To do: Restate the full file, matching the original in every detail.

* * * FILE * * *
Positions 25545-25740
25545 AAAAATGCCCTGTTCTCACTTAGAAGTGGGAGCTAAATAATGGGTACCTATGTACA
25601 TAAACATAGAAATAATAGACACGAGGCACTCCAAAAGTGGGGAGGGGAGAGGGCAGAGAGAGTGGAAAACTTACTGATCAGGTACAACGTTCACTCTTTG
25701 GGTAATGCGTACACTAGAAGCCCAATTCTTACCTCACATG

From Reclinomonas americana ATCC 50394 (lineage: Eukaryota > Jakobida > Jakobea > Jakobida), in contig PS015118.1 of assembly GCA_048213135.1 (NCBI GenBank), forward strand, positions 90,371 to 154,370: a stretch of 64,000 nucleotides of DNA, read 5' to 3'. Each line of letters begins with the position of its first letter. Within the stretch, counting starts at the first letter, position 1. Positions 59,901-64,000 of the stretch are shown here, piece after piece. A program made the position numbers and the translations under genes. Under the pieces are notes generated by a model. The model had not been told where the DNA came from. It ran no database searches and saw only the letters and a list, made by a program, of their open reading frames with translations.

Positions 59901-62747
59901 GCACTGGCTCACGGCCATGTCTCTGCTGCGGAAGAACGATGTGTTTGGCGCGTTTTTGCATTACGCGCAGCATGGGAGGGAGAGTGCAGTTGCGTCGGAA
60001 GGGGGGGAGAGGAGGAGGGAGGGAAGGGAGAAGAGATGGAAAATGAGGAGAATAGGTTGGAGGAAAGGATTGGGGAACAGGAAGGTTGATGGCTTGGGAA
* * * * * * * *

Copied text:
Positions 25545-25740
25545 AAAAATGCCCTGTTCTCACTTAGAAGTGGGAGCTAAATAATGGGTACCTATGTACA
25601 TAAACATAGAAATAATAGACACGAGGCACTCCAAAAGTGGGGAGGGGAGAGGGCAGAGAGAGTGGAAAACTTACTGATCAGGTACAACGTTCACTCTTTG
25701 GGTAATGCGTACACTAGAAGCCCAATTCTTACCTCACATG

From Reclinomonas americana ATCC 50394 (lineage: Eukaryota > Jakobida > Jakobea > Jakobida), in contig PS015118.1 of assembly GCA_048213135.1 (NCBI GenBank), forward strand, positions 90,371 to 154,370: a stretch of 64,000 nucleotides of DNA, read 5' to 3'. Each line of letters begins with the position of its first letter. Within the stretch, counting starts at the first letter, position 1. Positions 59,901-64,000 of the stretch are shown here, piece after piece. A program made the position numbers and the translations under genes. Under the pieces are notes generated by a model. The model had not been told where the DNA came from. It ran no database searches and saw only the letters and a list, made by a program, of their open reading frames with translations.

Positions 59901-62747
59901 GCACTGGCTCACGGCCATGTCTCTGCTGCGGAAGAACGATGTGTTTGGCGCGTTTTTGCATTACGCGCAGCATGGGAGGGAGAGTGCAGTTGCGTCGGAA
60001 GGGGGGGAGAGGAGGAGGGAGGGAAGGGAGAAGAGATGGAAAATGAGGAGAATAGGTTGGAGGAAAGGATTGGGGAACAGGAAGGTTGATGGCTTGGGAA